5 Delicious Czech Dishes For Vegetarians

czech food

Mushrooms picked from the forests of Czech Republic. Photo courtesy of Veou via Shutterstock

 

The Czech Republic is famous for its world-class beer and being the birthplace of the Pilsner, but little is known about the country’s cuisine.

Czechs survive the harsh winter months on thick soups and meat-based dishes, washed down with some warming mulled wine. While pork, beef and duck make up most of the country’s staple dishes, you’ll find that Czechs love to whip up some quick meals using seasonal vegetables and cheese.

Typical Czech restaurants and pubs mainly serve meat dishes, with the alternatives being rather limited; however this doesn’t mean that you can’t enjoy a hearty, meatless meal with your pint.

Here are some traditional dishes you can try without compromising your vegetarian preferences when visiting Czech Republic.

czech food

Dill soup. Photo courtesy of Viktor1/Shutterstock

1. Dill Soup

One thing I’ve noticed whilst eating out in Czech Republic is that no meal is complete without having soup as a starter. Traditional Czech soups contain large chunks of vegetables and can be quite filling on their own.

A popular Czech starter is kulajda. This thick, creamy soup is prepared with mushrooms, potatoes and poached eggs, and garnished with dill. In summer fresh mushrooms are used for the soup- Czechs love foraging for fungi in the forest – and dried ones in winter.

czech food

Potato Pancakes. Photo courtesy of Stepanek Photography/Shutterstock

2. Potato Pancakes

Served both as a meal and street grub, Czech potato pancakes (bramboráky) make a delightful, crispy snack. Potatoes are grated and mixed with flour and eggs, then fried until golden-brown.

In some restaurants the pancakes are stuffed with pork and cabbage, but you’ll often find bramboráky offered as a vegetarian side dish. There are quite a few food stalls selling potato pancakes in Prague, especially around Wenceslas Square, where you can watch the vendors cooking on the spot.

czech food

Gnocchi with cheese. Photo courtesy of Stepanek Photography via Shutterstock.

3. Gnocchi with sheep cheese

Bryndzové Halušky, potato dumplings with sheep’s milk cheese and bacon, is the national dish of Slovakia, but it is also a staple food in Czech Republic.

Some restaurants serve homemade gnocchi with a variety of fillings, including cabbage and smoked meat. Vegetarian gnocchi are normally stuffed with bryndza cheese and fried onion.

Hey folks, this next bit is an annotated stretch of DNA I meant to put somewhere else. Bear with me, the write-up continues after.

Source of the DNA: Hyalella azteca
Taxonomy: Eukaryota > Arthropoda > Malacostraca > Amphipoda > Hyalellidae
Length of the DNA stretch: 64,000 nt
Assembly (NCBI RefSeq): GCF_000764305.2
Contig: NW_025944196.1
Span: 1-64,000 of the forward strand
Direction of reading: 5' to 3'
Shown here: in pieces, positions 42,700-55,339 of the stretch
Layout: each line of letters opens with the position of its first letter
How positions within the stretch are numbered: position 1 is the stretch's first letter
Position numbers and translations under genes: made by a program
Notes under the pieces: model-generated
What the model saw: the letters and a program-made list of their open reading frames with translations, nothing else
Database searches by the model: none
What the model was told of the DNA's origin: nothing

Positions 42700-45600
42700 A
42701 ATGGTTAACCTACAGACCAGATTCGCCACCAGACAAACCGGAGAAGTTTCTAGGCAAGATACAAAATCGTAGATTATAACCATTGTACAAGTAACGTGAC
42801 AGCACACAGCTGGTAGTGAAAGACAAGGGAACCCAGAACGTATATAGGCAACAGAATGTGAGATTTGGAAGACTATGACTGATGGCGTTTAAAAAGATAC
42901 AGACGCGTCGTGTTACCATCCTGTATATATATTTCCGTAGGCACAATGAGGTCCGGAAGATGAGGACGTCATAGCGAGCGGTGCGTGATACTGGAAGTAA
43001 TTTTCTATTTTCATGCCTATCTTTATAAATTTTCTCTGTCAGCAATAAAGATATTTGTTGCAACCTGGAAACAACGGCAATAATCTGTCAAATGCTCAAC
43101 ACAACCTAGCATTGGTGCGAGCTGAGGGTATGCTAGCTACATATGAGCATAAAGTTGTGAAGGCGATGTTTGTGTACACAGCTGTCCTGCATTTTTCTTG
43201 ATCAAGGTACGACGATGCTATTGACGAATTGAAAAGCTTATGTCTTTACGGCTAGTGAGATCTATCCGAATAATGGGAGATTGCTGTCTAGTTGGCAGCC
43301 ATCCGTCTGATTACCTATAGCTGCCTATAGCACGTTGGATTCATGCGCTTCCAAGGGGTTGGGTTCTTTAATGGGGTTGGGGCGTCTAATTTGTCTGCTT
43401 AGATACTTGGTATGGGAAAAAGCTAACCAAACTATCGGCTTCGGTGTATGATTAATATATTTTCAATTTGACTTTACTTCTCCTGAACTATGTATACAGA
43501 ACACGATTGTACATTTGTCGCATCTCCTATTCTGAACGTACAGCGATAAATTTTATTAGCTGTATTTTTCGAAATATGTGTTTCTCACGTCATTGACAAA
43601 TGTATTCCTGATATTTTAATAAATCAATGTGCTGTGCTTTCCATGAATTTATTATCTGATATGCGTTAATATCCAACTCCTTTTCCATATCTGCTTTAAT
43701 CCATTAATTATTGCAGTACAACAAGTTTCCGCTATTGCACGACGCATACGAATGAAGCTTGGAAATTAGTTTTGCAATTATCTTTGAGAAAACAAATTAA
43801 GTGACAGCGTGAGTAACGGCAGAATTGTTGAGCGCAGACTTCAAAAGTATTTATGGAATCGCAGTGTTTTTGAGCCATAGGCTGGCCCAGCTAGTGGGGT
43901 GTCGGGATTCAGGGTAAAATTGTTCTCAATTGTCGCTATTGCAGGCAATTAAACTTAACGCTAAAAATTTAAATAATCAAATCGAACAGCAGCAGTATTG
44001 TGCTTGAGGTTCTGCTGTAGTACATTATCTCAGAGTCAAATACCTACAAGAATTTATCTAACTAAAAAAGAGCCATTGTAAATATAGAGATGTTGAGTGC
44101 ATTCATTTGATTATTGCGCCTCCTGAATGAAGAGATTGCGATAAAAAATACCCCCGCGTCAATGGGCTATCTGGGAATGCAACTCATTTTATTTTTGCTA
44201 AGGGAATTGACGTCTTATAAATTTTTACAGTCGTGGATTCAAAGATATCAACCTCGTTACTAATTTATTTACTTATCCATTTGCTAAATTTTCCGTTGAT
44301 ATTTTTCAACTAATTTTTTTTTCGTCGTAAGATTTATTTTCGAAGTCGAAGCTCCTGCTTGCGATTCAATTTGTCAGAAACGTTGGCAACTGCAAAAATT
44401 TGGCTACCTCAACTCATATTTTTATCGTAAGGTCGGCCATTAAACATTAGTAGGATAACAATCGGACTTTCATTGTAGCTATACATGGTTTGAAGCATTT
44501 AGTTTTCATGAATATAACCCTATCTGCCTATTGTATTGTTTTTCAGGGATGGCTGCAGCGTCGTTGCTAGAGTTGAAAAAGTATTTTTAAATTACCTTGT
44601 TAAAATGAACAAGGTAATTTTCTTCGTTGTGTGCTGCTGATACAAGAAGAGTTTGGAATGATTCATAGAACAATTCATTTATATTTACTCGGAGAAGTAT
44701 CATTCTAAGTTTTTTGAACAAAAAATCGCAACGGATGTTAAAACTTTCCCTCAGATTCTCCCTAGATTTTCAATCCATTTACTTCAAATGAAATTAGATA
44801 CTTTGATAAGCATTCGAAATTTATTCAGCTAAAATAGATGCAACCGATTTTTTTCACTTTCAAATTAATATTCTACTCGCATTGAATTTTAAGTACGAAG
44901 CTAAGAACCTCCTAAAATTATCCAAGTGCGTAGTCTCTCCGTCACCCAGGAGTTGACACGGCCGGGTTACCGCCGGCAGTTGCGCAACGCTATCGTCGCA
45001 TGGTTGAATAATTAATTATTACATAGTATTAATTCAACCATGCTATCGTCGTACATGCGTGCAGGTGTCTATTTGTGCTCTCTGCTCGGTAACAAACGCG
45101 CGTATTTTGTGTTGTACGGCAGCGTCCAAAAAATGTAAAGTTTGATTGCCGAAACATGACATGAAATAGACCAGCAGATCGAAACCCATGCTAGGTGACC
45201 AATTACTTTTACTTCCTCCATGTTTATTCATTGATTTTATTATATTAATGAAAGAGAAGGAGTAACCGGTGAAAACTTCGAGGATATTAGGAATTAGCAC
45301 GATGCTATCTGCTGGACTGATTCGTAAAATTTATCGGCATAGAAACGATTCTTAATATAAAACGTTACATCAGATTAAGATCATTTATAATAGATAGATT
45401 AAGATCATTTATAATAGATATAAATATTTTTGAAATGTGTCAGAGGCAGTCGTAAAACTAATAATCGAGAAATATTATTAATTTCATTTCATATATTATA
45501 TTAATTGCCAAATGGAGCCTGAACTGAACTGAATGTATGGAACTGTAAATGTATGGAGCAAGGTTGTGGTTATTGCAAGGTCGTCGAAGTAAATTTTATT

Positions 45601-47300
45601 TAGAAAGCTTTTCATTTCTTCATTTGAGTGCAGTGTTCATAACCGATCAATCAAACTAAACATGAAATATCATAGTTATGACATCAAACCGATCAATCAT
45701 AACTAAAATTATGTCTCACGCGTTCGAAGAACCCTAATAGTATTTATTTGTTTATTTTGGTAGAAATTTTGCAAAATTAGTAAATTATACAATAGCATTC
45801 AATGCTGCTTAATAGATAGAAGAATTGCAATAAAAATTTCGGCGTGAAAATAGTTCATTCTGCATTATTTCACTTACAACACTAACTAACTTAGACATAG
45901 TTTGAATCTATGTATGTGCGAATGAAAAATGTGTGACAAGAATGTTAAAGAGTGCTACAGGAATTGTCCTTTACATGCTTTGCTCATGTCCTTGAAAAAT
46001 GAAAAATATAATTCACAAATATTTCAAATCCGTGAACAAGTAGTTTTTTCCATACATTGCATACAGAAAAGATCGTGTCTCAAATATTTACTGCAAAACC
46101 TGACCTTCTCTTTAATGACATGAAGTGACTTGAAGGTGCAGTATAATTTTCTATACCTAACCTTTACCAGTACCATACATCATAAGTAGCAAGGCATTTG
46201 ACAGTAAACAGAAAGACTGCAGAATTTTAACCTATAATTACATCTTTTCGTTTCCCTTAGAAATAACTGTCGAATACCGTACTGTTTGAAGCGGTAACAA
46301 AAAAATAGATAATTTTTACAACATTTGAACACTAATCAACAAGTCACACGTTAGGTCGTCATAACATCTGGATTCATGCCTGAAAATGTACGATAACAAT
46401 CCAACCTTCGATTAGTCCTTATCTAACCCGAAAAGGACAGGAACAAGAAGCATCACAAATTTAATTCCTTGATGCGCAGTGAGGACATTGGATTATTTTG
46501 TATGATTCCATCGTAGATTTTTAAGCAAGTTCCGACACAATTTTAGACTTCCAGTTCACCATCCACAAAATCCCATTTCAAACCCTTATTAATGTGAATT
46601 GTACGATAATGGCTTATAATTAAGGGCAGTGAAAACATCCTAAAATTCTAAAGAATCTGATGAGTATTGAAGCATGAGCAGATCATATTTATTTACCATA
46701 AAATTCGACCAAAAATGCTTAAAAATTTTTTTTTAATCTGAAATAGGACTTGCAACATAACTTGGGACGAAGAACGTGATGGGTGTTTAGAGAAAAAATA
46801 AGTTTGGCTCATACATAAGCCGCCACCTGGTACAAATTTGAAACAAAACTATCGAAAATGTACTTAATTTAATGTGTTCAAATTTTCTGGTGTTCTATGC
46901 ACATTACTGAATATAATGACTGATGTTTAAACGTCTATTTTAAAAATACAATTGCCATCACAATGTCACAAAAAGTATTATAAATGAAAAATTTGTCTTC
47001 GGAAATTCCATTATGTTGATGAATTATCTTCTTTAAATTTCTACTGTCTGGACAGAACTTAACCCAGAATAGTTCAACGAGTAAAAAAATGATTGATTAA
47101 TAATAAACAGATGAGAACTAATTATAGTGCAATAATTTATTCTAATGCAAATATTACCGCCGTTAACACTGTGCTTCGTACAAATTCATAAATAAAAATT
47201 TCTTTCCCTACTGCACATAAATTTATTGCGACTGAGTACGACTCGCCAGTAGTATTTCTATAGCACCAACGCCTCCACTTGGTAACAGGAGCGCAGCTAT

czech food

Fried cheese. Photo courtesy of Mateusz Gzik via Shutterstock.

4. Fried cheese

Fried cheese, known locally as smazak, is a popular pub food with Czechs. This traditional snack is served as a breaded block of cheese, usually Hermelín or Edamand can be ordered as a starter or main course.

If you’re having a busy day exploring Prague on foot, you might want to stop by a street food vendor to grab a slice of fried cheese for lunch. Like most comfort foods, smazak is sinfully unhealthy, but it is worth trying at least once when visiting Czech Republic.

czech food

Barley with mushrooms. Photo courtesy of Richard Semik via Shutterstock.

5. Barley With Mushrooms

Another traditional Czech dish prepared with wild mushrooms, Kuba was originally a common, cheap meal among the poor. It also used to be a popular Christmas dish at a time when it was customary to abstain from eating meat during the festive season.

Nowadays you’ll find this grain-based dish offered at many restaurants, served with dried mushrooms and flavored with a variety of herbs and spices.

By Daniela Frendo 

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Daniela Frendo is a travel writer and photographer from Malta. No matter how often she travels, she keeps breaking out in cold sweats at boarding gates. She is terrified of flying, but willing to try out stomach-churning delicacies wherever she goes. Her trips aren’t complete without doing a bit of trekking, experiencing local culture and getting a souvenir t-shirt.She has a degree in Communications and divides her time between teaching English and writing for different publications, including her own travel blog www.grumpycamel.com.

2 Comments

  1. All those foods look delicious. However, with the possible exception of the first soup, I’m guessing that a gluten intolerant vegetarian might have a hard time finding many options.

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